For centuries, cellulose has formed the basis of the world’s most abundantly printed-on material: paper. According to a new research at MIT, it may also become an abundant material to print with — potentially providing a renewable, biodegradable alternative to the polymers currently used in 3-D printing materials.
Using cellulose as a material for additive manufacturing is not a new idea, and many researchers have attempted this but faced major obstacles. When heated, cellulose thermally decomposes before it becomes flowable, partly because of the hydrogen bonds that exist between the cellulose molecules. The intermolecular bonding also makes high-concentration cellulose solutions too viscous to easily extrude.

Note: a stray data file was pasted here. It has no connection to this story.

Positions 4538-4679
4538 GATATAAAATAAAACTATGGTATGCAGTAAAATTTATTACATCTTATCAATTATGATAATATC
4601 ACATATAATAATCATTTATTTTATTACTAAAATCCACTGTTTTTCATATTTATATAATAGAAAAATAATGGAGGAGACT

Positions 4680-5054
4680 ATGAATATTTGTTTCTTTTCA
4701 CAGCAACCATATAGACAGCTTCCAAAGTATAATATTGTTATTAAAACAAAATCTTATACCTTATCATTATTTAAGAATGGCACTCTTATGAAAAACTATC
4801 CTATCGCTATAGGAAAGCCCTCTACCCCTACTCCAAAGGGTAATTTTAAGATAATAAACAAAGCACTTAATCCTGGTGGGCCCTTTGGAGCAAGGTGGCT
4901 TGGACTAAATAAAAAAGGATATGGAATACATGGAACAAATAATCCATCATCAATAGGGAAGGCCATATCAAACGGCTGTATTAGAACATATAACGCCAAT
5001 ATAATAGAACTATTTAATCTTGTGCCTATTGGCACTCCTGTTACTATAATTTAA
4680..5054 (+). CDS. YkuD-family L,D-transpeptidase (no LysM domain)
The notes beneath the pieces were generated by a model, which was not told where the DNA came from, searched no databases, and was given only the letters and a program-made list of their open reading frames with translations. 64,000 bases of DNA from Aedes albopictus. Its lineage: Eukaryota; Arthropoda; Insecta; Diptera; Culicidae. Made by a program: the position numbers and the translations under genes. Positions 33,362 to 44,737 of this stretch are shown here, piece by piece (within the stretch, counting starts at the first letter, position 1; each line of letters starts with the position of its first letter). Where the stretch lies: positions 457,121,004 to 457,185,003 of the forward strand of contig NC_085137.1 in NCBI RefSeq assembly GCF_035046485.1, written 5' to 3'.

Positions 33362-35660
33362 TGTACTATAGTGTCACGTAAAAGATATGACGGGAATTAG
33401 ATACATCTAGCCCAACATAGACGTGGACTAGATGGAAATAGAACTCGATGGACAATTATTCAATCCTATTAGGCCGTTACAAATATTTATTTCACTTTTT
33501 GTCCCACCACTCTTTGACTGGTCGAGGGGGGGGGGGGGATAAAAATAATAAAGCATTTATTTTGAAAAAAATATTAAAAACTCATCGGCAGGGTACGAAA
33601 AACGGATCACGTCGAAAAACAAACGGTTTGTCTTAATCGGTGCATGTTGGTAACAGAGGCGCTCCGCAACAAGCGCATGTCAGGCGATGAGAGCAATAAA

Instead, the MIT team chose to work with cellulose acetate — a material that is easily made from cellulose and is already widely produced and readily available. Essentially, the number of hydrogen bonds in this material has been reduced by the acetate groups. Cellulose acetate can be dissolved in acetone and extruded through a nozzle. As the acetone quickly evaporates, the cellulose acetate solidifies in place. A subsequent optional treatment replaces the acetate groups and increases the strength of the printed parts.
To demonstrate the chemical versatility of the production process, a small amount of antimicrobial dye was added to the cellulose acetate ink, and they 3-D-printed a pair of surgical tweezers with antimicrobial functionality.